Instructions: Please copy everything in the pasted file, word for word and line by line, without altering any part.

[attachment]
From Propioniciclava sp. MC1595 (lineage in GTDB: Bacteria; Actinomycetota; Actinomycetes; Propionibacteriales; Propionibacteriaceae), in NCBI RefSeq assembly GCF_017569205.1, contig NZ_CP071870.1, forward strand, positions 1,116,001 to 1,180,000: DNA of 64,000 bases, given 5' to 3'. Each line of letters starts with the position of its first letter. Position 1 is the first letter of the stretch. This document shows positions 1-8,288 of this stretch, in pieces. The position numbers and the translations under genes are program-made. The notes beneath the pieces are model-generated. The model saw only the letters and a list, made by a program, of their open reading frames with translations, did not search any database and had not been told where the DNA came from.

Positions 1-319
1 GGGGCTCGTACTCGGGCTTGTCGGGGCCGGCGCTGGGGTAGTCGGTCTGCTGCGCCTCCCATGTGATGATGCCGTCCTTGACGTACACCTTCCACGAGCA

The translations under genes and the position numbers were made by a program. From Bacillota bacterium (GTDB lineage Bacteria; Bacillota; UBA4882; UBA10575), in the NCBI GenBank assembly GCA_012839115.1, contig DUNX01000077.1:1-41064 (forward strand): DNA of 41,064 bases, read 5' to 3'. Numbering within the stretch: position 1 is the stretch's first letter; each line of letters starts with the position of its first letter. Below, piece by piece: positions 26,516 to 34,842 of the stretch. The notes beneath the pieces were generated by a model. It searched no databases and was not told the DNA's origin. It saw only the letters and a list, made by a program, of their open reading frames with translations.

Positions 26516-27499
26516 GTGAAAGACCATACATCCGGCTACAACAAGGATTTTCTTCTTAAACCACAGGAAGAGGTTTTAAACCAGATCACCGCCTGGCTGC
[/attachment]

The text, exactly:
From Propioniciclava sp. MC1595 (lineage in GTDB: Bacteria; Actinomycetota; Actinomycetes; Propionibacteriales; Propionibacteriaceae), in NCBI RefSeq assembly GCF_017569205.1, contig NZ_CP071870.1, forward strand, positions 1,116,001 to 1,180,000: DNA of 64,000 bases, given 5' to 3'. Each line of letters starts with the position of its first letter. Position 1 is the first letter of the stretch. This document shows positions 1-8,288 of this stretch, in pieces. The position numbers and the translations under genes are program-made. The notes beneath the pieces are model-generated. The model saw only the letters and a list, made by a program, of their open reading frames with translations, did not search any database and had not been told where the DNA came from.

Positions 1-319
1 GGGGCTCGTACTCGGGCTTGTCGGGGCCGGCGCTGGGGTAGTCGGTCTGCTGCGCCTCCCATGTGATGATGCCGTCCTTGACGTACACCTTCCACGAGCA

The translations under genes and the position numbers were made by a program. From Bacillota bacterium (GTDB lineage Bacteria; Bacillota; UBA4882; UBA10575), in the NCBI GenBank assembly GCA_012839115.1, contig DUNX01000077.1:1-41064 (forward strand): DNA of 41,064 bases, read 5' to 3'. Numbering within the stretch: position 1 is the stretch's first letter; each line of letters starts with the position of its first letter. Below, piece by piece: positions 26,516 to 34,842 of the stretch. The notes beneath the pieces were generated by a model. It searched no databases and was not told the DNA's origin. It saw only the letters and a list, made by a program, of their open reading frames with translations.

Positions 26516-27499
26516 GTGAAAGACCATACATCCGGCTACAACAAGGATTTTCTTCTTAAACCACAGGAAGAGGTTTTAAACCAGATCACCGCCTGGCTGC